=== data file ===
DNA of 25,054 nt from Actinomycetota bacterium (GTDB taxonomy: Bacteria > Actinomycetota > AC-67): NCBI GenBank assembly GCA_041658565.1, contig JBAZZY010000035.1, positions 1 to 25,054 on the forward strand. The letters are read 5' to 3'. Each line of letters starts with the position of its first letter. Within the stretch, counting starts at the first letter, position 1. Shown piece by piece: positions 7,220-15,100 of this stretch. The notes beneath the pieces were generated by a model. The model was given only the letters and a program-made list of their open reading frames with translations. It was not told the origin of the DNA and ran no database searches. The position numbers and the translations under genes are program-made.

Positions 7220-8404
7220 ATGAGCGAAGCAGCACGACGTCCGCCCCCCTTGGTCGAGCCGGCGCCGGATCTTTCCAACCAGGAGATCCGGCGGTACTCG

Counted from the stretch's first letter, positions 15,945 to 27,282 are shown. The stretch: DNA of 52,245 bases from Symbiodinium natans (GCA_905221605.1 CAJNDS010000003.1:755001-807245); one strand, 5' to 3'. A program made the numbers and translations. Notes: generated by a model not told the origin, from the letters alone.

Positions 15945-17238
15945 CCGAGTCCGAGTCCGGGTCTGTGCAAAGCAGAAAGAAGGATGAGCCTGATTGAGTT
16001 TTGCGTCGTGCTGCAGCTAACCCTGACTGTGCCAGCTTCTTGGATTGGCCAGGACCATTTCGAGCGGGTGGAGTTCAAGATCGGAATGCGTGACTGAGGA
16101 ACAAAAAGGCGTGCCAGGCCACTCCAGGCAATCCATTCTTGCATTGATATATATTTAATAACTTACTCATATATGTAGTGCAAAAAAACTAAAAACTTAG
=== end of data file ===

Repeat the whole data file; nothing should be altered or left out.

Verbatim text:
DNA of 25,054 nt from Actinomycetota bacterium (GTDB taxonomy: Bacteria > Actinomycetota > AC-67): NCBI GenBank assembly GCA_041658565.1, contig JBAZZY010000035.1, positions 1 to 25,054 on the forward strand. The letters are read 5' to 3'. Each line of letters starts with the position of its first letter. Within the stretch, counting starts at the first letter, position 1. Shown piece by piece: positions 7,220-15,100 of this stretch. The notes beneath the pieces were generated by a model. The model was given only the letters and a program-made list of their open reading frames with translations. It was not told the origin of the DNA and ran no database searches. The position numbers and the translations under genes are program-made.

Positions 7220-8404
7220 ATGAGCGAAGCAGCACGACGTCCGCCCCCCTTGGTCGAGCCGGCGCCGGATCTTTCCAACCAGGAGATCCGGCGGTACTCG

Counted from the stretch's first letter, positions 15,945 to 27,282 are shown. The stretch: DNA of 52,245 bases from Symbiodinium natans (GCA_905221605.1 CAJNDS010000003.1:755001-807245); one strand, 5' to 3'. A program made the numbers and translations. Notes: generated by a model not told the origin, from the letters alone.

Positions 15945-17238
15945 CCGAGTCCGAGTCCGGGTCTGTGCAAAGCAGAAAGAAGGATGAGCCTGATTGAGTT
16001 TTGCGTCGTGCTGCAGCTAACCCTGACTGTGCCAGCTTCTTGGATTGGCCAGGACCATTTCGAGCGGGTGGAGTTCAAGATCGGAATGCGTGACTGAGGA
16101 ACAAAAAGGCGTGCCAGGCCACTCCAGGCAATCCATTCTTGCATTGATATATATTTAATAACTTACTCATATATGTAGTGCAAAAAAACTAAAAACTTAG